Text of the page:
When fluid is drained into the receptacle of the present invention from a vehicle, it is conveniently collected, sealed therein and easily transported to a collection point. The drain in the central pocket may be opened and the fluid drained therefrom. After fluids are drained from the receptacle of the present invention and when the air pockets, if any, are deflated, the receptacle may be sealed and stored flat or folded up in a very small space. Since it is sealed, no fluids will contaminate any items with which it is stored.
The fluid receptacle of the present invention is extremely light, economically manufactured, easy to use and store and especially environmentally compatible. Many other objects and advantages of the invention will be apparent from reading the description which follows in conjunction with the accompanying drawings.
FIG. 1 is an edge view of a fluid receptacle, in a closed position, according to a preferred embodiment of the invention;
FIG. 2 is a pictorial view of the fluid receptacle of FIG. 1 shown in a laid open position, according to a preferred embodiment of the invention;
FIG. 3 is an edge view of a fluid receptacle, in the closed position, according to another preferred embodiment of the invention;
FIG. 4 is a pictorial illustration of the fluid receptacle of FIG. 3 shown in a laid open position, according to a preferred embodiment of the invention;
FIG. 5 is an edge view of the fluid receptacle of FIGS. 3 and 4 showing the fluid receptacle in the laid open position of FIG. 4;
FIG. 6 is a laid open plan view of the fluid receptacle of FIGS. 3, 4 and 5 as viewed from above;
FIG. 7 is a plan view of the fluid receptacle of FIGS. 3, 4, 5 and 6 as viewed from below;
FIG. 8 is a pictorial illustration of the fluid receptacle of FIGS. 3-7, but in a deflated condition; and
FIG. 9 is an edge view of the fluid receptacle of FIGS. 3-7 in a deflated condition.
Referring first to FIGS. 1 and 2, the fluid receptacle R of the present invention is formed of a bag having first and second sides 1 and 2, the bottom 3 and lower outer edges 4 of which are joined to provide a central pocket 5. The intermediate and upper outer edges of the first and second sides 1 and 2 are provided with cooperating sealing engagement means such as zipper elements 7 and 8 by which the remaining outer edges of the bag of receptacle R may be sealed to provide a receptacle for transporting fluid therein. In fact, the zipper elements 7 and 8 may also be provided across the tops of side 1 and 2 so that when engaged all edges of the receptacle R are sealed. The sealing engagement elements 7 and 8 are disengageable to permit the first and second sides of the bag R to be laid open on opposite sides of the central pocket 5 as shown in FIG. 2. The receptacle R may be laid open as in FIG. 2 and placed under the drain of a vehicle to collect oil draining therefrom. After collecting the drained oil, the receptacle R may be closed or sealed, as shown in FIG. 1, and the oil transported to a collection point or other point for disposal thereof. Handles 9 and 10 may be attached to the top of the first and second sides 1 and 2 for lifting and carrying the receptacle R and the contents thereof to various locations.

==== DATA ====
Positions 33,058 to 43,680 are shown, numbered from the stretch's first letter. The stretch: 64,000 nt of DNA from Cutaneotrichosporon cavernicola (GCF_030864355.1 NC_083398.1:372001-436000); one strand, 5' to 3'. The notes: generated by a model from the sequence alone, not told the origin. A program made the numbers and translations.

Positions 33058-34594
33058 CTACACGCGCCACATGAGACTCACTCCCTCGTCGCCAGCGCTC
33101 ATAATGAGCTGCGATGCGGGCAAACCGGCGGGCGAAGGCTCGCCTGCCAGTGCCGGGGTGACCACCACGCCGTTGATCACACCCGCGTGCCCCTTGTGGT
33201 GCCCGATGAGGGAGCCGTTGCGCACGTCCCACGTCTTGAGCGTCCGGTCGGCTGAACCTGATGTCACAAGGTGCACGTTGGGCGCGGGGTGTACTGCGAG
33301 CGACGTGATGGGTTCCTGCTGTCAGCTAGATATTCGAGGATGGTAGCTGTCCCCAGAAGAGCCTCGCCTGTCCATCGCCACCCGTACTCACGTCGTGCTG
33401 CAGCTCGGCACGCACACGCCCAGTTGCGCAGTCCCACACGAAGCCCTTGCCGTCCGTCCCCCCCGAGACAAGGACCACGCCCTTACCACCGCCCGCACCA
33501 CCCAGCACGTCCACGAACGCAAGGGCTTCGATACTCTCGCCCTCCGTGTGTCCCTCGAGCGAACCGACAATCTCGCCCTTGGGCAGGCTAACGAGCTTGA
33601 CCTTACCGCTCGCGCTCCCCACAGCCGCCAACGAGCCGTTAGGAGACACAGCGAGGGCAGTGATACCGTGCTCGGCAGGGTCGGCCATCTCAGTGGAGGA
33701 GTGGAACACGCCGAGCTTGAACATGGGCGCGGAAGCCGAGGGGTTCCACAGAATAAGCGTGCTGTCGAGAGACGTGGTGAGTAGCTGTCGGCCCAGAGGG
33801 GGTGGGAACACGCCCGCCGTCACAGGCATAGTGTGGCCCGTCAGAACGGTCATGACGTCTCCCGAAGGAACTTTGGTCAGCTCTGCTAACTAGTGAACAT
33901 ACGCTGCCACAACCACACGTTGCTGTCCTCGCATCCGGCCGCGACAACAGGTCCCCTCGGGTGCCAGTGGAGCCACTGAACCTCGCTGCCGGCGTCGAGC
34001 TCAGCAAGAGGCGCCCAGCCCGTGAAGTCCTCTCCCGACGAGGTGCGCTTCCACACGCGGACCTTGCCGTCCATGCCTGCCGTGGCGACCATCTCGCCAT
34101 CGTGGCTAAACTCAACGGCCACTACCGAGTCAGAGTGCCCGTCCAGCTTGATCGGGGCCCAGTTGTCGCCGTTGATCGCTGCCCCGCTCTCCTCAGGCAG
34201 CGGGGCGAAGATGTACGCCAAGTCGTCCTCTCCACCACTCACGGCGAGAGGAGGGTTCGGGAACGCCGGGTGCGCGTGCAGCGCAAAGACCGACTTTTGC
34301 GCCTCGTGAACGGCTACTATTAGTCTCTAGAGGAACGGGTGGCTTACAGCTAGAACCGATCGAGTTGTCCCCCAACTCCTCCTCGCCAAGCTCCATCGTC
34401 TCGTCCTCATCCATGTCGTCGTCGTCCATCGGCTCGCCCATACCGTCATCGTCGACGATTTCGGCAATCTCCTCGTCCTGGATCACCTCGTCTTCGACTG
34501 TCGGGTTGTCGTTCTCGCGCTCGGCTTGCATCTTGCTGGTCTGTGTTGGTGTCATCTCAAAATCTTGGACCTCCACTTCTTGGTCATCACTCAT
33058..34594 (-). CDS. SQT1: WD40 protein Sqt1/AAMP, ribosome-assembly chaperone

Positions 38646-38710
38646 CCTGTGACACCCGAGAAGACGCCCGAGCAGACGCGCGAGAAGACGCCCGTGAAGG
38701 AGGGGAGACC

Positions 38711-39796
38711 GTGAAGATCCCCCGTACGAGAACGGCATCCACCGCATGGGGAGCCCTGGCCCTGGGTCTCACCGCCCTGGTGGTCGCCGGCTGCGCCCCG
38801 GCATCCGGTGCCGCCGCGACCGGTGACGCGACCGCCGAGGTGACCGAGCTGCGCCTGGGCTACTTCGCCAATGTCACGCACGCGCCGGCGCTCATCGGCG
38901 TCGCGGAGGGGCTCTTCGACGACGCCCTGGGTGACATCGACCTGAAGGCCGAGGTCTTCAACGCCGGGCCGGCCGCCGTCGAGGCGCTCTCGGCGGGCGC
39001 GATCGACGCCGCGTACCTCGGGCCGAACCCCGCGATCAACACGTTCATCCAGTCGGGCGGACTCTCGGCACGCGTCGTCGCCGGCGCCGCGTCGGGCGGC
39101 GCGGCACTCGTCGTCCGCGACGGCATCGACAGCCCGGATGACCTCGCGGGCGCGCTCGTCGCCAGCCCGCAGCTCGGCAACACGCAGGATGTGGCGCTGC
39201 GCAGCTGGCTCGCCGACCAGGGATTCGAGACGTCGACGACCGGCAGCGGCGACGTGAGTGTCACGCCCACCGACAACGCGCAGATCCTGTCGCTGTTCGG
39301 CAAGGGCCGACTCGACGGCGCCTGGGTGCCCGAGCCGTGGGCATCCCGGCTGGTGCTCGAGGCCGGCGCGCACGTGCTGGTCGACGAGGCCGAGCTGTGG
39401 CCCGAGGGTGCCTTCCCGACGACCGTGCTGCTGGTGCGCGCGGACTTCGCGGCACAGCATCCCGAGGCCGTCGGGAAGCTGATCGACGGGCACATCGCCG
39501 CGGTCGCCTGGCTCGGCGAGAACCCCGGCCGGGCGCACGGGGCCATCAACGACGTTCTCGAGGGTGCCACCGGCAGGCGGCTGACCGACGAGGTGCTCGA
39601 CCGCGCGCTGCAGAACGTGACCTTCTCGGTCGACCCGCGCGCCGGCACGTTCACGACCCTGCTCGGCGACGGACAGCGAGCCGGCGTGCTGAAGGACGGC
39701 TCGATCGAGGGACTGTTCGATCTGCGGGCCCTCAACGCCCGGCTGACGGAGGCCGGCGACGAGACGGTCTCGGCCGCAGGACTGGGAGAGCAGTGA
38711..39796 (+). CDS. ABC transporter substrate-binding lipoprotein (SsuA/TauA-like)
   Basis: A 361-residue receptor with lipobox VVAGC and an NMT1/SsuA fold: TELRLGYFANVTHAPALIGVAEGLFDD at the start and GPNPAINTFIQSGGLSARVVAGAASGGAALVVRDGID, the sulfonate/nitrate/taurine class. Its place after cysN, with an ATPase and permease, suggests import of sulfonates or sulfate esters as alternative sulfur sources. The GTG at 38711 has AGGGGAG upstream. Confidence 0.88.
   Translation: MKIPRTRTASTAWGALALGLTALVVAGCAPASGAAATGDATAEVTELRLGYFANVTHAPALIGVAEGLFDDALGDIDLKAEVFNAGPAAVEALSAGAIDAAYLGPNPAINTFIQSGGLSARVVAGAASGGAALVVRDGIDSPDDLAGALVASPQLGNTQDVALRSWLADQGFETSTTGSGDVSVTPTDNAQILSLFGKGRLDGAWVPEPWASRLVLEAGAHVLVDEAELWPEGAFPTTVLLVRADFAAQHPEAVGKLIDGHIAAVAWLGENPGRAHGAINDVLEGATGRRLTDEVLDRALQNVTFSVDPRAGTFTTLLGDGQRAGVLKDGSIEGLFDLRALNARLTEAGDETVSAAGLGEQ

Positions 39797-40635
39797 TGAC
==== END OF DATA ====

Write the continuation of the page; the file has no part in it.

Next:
Referring now to FIGS. 3-7, another preferred embodiment of the invention is shown, which, like the previous embodiment, provides a bag like receptacle R1 having first and second sides 11 and 13, the bottom 13 and lower outer edges 14 of which are joined to provide a central pocket 15. Like in the previous embodiment, cooperating sealing engagement means, such as zipper elements 17 and 18, are provided so that the remaining outer edges of the bag (and the top edges if desired) may be sealed, as illustrated in FIG. 3, to provide a receptacle for transporting fluid therein. The sealing elements 17,18 are disengageable to permit the first and second sides 11 and 12 to be laid open on opposite sides of the central pocket 15 as illustrated in FIGS. 4, 5, 6, and 7.